Habana's secret weapon turns the tables on England

The winger's trademark interceptions are honed by a pioneering visual awareness coach who got a winner's medal in 2003, writes Peter Bills in Paris
Click to follow

No man has ever done it, no team or coach has ever achieved it. But if South Africa win the Rugby World Cup in Paris on Saturday night, a woman will clinch a place in the sport's record books as the first person to win back-to-back World Cup winner's medals. Sir Clive Woodward utilised her skills in 2003 with England and Jake White snapped up her talents for the Springboks campaign this time.

What would it feel like to make rugby history by winning with a different country and different coaching team at successive tournaments? Sherylle Calder is typically modest. "I just want the team I work for to do well," she says. "There is no doubt that [although she is South African] I wanted England to win in 2003, now I want South Africa to succeed.

"I am a professional, that is what it's about. But I don't think about myself winning two World Cup medals. I believe South Africa are going to win and it's very exciting. We have worked pretty hard, put in lots of hours. But I love what I do and of course I'd be proud to receive winner's medals at successive World Cups. It would mean a lot."

There is not a lot of Calder. She is slim and petite but in a world of huge men and bruising collisions, she has carved out a reputation as a hand/eye co-ordination skills coach of the highest order.

If you think the number of interceptions Bryan Habana has seized in world rugby to scorch home from anything up to 80 metres is a coincidence, think again. In fact, Jean de Villiers did the same at Cape Town against New Zealand a couple of years ago when the All Blacks were beaten.

It is part of the Springboks' minute attention to detail that the skills required for interceptions derive directly from Calder's training programme. She says: "The value of visual and awareness skills is seen in many ways on the field.

"Bryan Habana practises his passing and reacting skills against a net in training, throwing the ball against a net which returns it at all kinds of angles, heights and different speeds. Three weeks ago, in a 60-second intense session, he scored 84. This week, he did 118, which is virtually two per second. With such fast reactions and visual awareness, he will have opportunities for the intercept.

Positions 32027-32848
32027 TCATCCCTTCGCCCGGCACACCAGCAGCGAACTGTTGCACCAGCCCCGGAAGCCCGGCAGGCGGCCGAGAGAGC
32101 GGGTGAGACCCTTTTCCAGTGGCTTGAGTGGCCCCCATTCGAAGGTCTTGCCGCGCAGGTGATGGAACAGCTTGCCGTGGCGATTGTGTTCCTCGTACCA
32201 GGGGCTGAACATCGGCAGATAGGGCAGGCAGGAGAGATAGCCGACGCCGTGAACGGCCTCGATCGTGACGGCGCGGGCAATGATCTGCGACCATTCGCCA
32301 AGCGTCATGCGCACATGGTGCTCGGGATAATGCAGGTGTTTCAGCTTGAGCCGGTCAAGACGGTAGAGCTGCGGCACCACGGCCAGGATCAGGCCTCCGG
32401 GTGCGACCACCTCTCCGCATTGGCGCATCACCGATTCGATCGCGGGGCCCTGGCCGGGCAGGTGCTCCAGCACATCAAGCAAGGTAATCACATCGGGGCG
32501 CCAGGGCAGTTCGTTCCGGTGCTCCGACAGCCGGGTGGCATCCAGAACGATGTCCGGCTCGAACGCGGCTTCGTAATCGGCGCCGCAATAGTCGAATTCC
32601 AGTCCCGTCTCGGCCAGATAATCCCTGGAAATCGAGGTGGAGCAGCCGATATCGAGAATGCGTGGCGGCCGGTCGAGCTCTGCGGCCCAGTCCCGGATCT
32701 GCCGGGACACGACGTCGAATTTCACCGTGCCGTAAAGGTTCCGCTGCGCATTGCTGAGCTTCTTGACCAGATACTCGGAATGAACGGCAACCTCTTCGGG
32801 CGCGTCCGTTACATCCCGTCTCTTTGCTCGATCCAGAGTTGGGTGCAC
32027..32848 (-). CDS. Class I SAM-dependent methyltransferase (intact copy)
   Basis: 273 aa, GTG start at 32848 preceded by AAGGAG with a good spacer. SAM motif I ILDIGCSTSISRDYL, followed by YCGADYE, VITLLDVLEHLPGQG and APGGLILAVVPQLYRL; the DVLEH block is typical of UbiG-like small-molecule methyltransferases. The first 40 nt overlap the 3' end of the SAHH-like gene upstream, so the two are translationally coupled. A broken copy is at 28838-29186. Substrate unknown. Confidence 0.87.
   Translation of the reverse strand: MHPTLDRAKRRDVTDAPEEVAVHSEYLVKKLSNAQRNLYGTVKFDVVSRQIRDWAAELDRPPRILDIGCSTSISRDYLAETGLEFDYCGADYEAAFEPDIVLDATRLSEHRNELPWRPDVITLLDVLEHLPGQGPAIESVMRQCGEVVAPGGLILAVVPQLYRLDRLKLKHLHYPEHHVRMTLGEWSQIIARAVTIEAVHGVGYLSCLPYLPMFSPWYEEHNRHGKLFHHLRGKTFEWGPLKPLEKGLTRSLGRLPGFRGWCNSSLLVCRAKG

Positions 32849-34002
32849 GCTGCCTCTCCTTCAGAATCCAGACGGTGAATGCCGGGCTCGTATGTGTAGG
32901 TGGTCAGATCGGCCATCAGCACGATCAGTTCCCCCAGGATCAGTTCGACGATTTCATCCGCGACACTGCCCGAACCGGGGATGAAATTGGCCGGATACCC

"These interceptions are no coincidence. He has intercepted more passes in the two years I have worked with him than he had done in his whole career."

Calder won 50 caps for the South Africa hockey team between 1982 and 1996. But it is as a visual awareness skills coach that she has helped professional rugby really make serious progress in a field that was largely undeveloped until recently.

How has it changed since 2003 with England ? "South Africa now are well ahead of where England were in 2003. You develop better programmes, both online and out on the field. It is evolving all the time.

"Essentially, I am training the eyes to see better and process that information faster so that the mind can respond accordingly. It is about peripheral awareness and responding to it in the most propitious manner possible.

"Since working with England, I have developed a training programme perhaps 80 per cent improved on past times. It is now much more specific, not just to the sport but the individual player."

In the modern game, split-seconds count. So the player who trains to "feel" where the ball will come to him without actually looking at it, will benefit because he can keep his head up, watching where the defence is going as he receives the ball. If he takes his eye off the field to see the ball arriving, he has lost a crucial second.

It is not just the three-quarters who embrace Calder's programme. Hooker John Smit and lock forward Johann Muller are high in the squad's ranking for these skills. "They are all enthusiastic about it, they're excellent at training" she says. "These are highly-trained, professional sportsmen so they are naturally competitive. Therefore, I put up leader boards so they can chart their position.

"Two weeks ago, centre Jaque Fourie was 25th on the board. This week, he had climbed to eighth. The programme has been developed so that you compete with yourself because it gives you all that information all the time. But it involves other things too such as the timing of tackles. Os du Randt has done a tremendous amount of work on this training programme and you can see now how much better he is timing his tackles. He rates in the top five of the group, which is amazing."

Where will this be in 10 years time? "It has a huge role to play in academies with kids," Calder concludes.